Before the likes of Twitter and Facebook, an angry customer was just an annoyed guy complaining to his family and friends. Sure, that was bad for your business (particularly if it’s based in a small town or serves a tight knit community), but it’s nothing like our post-social media reality.
Now, one angry rant or enthusiastic shout out on social media can end up in front of thousands in no time. So as a business owner you’re no doubt hoping that the vast majority of what spreads about you online is positive.
Unfortunately, a new study suggests this hope may be swimming against the currents of human psychology.
The study was done by Rui Fang and a team of researchers at Beihang University in China and reported recently in the MIT Technology Review. The Chinese team analyzed 70 million tweets from 200,000 users on the Twitter-like Chinese site Weibo, looking to see how specific emotions spread through the network. What they found surprised the researchers. Some emotions, it seems, are far more catching than others, the Review reports:
They studied the way sentiments spread through the network. For example, if one person sent an angry tweet, how likely was it that a recipient would also send an angry message, and how likely was it that the recipient of this message would pass on the same sentiment and so on?
The results were something of a surprise. When it comes to sadness and disgust, Rui and co found very little correlation between users. Sadness and disgust do not easily spread through the network in this way. They found a higher correlation among users who tweeted joyful messages.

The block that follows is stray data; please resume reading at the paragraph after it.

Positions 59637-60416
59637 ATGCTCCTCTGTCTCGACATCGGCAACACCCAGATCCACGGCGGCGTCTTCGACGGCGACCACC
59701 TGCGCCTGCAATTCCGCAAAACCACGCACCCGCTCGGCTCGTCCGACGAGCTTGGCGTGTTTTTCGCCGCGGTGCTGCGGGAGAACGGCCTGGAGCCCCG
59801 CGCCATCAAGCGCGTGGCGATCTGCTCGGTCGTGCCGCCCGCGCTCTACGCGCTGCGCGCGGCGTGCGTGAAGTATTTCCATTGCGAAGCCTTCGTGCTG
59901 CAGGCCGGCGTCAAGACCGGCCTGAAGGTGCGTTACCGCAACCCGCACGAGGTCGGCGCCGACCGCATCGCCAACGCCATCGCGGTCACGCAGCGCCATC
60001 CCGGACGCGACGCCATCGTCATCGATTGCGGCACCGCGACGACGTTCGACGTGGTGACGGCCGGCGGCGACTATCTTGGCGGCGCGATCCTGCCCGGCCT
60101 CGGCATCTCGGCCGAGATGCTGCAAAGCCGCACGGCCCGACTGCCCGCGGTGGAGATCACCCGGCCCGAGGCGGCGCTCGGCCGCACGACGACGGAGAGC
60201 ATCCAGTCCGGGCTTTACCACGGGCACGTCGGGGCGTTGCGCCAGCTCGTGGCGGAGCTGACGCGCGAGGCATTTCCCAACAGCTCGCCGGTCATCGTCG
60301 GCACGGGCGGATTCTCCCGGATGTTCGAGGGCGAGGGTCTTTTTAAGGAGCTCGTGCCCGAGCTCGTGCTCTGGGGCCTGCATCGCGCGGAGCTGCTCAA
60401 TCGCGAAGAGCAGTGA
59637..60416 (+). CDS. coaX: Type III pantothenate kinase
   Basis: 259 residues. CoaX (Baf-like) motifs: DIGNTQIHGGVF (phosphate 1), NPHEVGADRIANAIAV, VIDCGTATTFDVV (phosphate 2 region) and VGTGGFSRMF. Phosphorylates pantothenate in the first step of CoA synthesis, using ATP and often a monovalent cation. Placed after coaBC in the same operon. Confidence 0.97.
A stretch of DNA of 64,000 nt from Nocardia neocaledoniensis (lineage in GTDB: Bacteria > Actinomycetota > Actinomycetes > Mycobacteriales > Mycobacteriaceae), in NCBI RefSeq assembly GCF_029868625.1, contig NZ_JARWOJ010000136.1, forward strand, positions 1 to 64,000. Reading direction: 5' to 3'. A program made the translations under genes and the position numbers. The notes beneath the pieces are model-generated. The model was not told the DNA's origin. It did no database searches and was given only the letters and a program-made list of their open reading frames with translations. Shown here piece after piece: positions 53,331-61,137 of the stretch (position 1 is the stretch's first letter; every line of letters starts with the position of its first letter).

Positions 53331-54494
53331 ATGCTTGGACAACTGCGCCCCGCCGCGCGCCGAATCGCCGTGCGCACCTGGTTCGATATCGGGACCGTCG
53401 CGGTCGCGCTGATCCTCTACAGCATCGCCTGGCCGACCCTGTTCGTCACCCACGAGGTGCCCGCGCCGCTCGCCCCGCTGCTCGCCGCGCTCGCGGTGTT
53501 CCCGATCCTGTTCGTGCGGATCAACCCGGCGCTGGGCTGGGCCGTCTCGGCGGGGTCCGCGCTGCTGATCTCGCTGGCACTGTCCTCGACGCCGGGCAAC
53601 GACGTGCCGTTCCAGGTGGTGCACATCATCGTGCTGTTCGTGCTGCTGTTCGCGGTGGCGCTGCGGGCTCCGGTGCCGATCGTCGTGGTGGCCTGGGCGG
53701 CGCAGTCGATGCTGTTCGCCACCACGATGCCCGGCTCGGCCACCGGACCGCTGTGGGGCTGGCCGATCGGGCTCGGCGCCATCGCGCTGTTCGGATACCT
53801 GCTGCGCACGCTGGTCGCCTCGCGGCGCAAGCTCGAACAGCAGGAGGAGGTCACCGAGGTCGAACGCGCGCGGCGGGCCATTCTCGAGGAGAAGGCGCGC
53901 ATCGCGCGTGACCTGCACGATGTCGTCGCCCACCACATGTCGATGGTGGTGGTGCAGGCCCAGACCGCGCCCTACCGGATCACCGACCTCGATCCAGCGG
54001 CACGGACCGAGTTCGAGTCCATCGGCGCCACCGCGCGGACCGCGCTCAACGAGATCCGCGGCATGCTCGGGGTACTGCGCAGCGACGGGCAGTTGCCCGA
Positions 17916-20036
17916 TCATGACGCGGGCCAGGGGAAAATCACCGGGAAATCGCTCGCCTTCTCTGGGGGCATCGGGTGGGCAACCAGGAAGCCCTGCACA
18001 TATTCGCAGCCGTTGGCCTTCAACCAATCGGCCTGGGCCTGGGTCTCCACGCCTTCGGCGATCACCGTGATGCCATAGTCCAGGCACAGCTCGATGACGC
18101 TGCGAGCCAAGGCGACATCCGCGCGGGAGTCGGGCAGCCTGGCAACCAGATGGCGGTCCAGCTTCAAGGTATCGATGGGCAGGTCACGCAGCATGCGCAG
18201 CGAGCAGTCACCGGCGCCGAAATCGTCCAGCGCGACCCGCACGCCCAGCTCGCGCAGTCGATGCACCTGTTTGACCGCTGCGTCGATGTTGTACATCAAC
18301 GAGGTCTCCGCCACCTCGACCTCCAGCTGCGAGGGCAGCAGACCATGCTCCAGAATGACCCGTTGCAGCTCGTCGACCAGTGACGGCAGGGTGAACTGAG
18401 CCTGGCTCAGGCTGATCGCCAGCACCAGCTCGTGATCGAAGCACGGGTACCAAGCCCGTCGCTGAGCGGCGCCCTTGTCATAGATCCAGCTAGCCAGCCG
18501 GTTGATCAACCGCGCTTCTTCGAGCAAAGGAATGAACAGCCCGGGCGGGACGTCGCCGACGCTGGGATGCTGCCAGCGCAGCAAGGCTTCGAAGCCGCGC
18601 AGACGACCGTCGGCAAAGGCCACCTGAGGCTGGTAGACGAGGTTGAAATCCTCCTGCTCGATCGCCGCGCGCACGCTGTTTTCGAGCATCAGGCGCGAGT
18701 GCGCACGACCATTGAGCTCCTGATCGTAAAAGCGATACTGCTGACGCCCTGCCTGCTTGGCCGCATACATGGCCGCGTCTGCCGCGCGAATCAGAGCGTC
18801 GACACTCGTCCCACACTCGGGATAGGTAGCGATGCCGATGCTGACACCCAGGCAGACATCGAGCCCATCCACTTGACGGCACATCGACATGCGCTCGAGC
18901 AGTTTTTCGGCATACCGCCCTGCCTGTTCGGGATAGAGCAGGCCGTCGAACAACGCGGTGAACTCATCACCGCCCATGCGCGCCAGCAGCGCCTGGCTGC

But the highest correlation by far was among angry users.
This suggests a less than pleasant conclusion for entrepreneurs -- happy comments about your product or service are likely to sink like a stone while complaints may skip along covering great social distances. But before you despair, be aware that there are several question marks hanging over the study.
One, it was done in China. While there’s no specific reason to think Americans would behave any differently than the study subjects, it is a possibility that we’re less easy to anger (yeah, I don’t think so either) or other social networks show different patterns.
The second caveat offers more hope for US entrepreneurs. Most highly shared angry messages were directed at domestic social problems and foreign governments. Politics, in short, really got people worked up. Bad service at the local bakery or with a bank’s customer service line, were less likely to go viral. That may suggest that businesses have a hard time causing the level of annoyance required for a highly contagious tweet, but the ultimate conclusion may be beware the consequences if you do manage to get anyone that riled up.
Do these findings jive with your personal experience of social media?